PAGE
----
I love to be a fly on the wall at swim meets – teenagers will talk about everything with no care of who’s listening. This is dangerous when you start talking about food and a dietitian is near – my ears perked up immediately and in the seconds that I walked by a conversation, I heard misinformation from the mouths of these stellar athletes – education moment.
I heard that a swimmer was “going vegetarian” because it will help her shoulder. This was an interesting statement. My first thought was – kudos for this kid taking control of her diet. Eating a vegetarian diet is so healthy when done right, but it was hard to know exactly her way of thinking. The increased amount of fruits and vegetables is perfect to help control inflammation that can come with overuse.
If your child is in sports and would like to be a vegetarian, don’t discourage it – get educated and make sure they understand some basic nutrition. Here’s what you need to look out for:
Protein: Protein is one of the 3 macronutrients – the others being fat and carbohydrate. Since animal foods are a main source of protein for most people, those who don’t eat meat should make sure they are getting enough protein. Luckily, there are many sources of plant-based protein and vegetarian-friendly proteins – you just have to make sure you’re eating the right types of foods to get complete proteins.
Animal proteins are complete proteins, which means that they contain all of amino acids you need. For vegetarians, you can get complete proteins from cheese, milk, and eggs. There are some plant-based sources of complete proteins as well – soy and quinoa are the most common.
To make sure you are getting your child enough high-quality protein throughout the day, remember these pairings to make a complementary protein (which means together, they contain all essential amino acids).
- Beans and grains (rice and beans, beans and tortilla)
- Nuts and grains (almond butter on wheat)
- Legumes and grains (PB on wheat)
Iron: Especially for girls who have reached puberty, getting enough iron is absolutely essential. Iron is a main component of hemoglobin and myoglobin. Hemoglobin carries oxygen to our cells and tissues and myoglobin carries oxygen to muscles. Not enough iron? You get tired, your muscles get tired, your performance declines.
For boys and girls 9-13, the requirement for iron is 8mg per day. This number for girls is flexed a little depending on whether or not she has started her period. A general rule is that at 14 through 18 years, the recommendation for boys is 11 mg/day and for girls, it’s 15 mg. Now, for vegetarian athletes, because the iron from plants is not absorbed as good as iron from animal sources, that number can be increased, up to 1.8 times as much.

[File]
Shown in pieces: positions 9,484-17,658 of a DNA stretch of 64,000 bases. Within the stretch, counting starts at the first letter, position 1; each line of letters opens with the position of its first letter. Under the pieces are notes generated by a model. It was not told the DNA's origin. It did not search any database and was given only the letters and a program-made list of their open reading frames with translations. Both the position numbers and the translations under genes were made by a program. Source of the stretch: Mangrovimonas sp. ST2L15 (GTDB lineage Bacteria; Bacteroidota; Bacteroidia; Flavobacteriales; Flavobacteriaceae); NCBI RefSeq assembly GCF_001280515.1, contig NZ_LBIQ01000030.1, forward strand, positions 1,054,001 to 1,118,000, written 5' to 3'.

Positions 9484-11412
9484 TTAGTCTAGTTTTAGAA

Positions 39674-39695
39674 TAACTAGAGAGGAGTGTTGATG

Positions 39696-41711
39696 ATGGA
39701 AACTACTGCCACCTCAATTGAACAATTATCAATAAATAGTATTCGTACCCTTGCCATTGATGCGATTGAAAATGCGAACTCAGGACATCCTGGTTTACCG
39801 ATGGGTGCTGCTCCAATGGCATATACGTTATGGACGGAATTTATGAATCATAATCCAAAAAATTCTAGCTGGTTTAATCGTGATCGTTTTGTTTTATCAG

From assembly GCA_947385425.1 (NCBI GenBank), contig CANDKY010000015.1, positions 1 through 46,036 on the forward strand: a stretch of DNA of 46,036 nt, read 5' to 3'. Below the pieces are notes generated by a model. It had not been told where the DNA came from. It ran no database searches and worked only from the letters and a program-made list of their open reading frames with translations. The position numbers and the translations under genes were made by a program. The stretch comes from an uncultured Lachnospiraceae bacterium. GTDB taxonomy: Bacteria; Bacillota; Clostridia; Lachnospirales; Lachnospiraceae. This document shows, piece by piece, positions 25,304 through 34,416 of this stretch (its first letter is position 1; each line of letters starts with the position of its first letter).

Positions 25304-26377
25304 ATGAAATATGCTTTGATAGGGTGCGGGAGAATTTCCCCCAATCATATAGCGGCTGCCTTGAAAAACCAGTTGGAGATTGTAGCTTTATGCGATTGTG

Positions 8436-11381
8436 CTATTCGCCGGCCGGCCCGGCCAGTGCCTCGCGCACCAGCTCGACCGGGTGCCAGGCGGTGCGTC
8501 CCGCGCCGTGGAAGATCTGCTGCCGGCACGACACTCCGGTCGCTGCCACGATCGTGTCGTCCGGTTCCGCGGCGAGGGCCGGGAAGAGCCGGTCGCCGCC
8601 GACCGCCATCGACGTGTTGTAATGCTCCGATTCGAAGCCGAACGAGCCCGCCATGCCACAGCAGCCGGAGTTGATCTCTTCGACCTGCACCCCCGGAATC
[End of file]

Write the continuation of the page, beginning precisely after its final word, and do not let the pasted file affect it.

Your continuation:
Vegetarian sources of iron:
Fortified cereals – check the label, but most will give you 100% of what you need for the day
White beans (1 cup) – 8 mg
Lentils (1/2 cup) – 3 mg
Cooked spinach (1/2 cup) – 3 mg
Kidney beans (1/2 cup) – 2 mg
1 medium baked potato – 2 mg
18 cashews – 2 mg
Calcium: We all know that calcium is good for bones, so then we also know that in order to prevent stress fractures, your athletes need to get enough calcium (and vitamin D – because they work together to strengthen bones – vitamin D is necessary for calcium absorption). For most athletes that are in weight-bearing sports (running, jumping, soccer, etc) this is also essential to build strong bones. For those not in weight-bearing sports (swimmers), cross-training is appropriate to help strengthen bones.
Boys and girls, 9-18 need 1,300 mg of calcium each day. The majority of calcium sources are vegetarian-friendly, you just have to get your kids to eat them.
8 ounces yogurt – up to 400 mg
1.5 ounces mozzarella cheese – 300 mg
8 ounces milk – 293 mg
1 cup cooked kale – 93 mg
1 cup raw broccoli – 40 mg
If your young athlete has decided to assert their independence starting with food, give them space to do so. This is a great opportunity for the entire family to get educated on what nutrients might be missing from the diet and how to get them. Remember, good nutrition is essential for performance.
If you are still worried about nutrition, seek out the help of a registered dietitian, who can help assess the diet and catch what’s missing.
Check out these references for more information: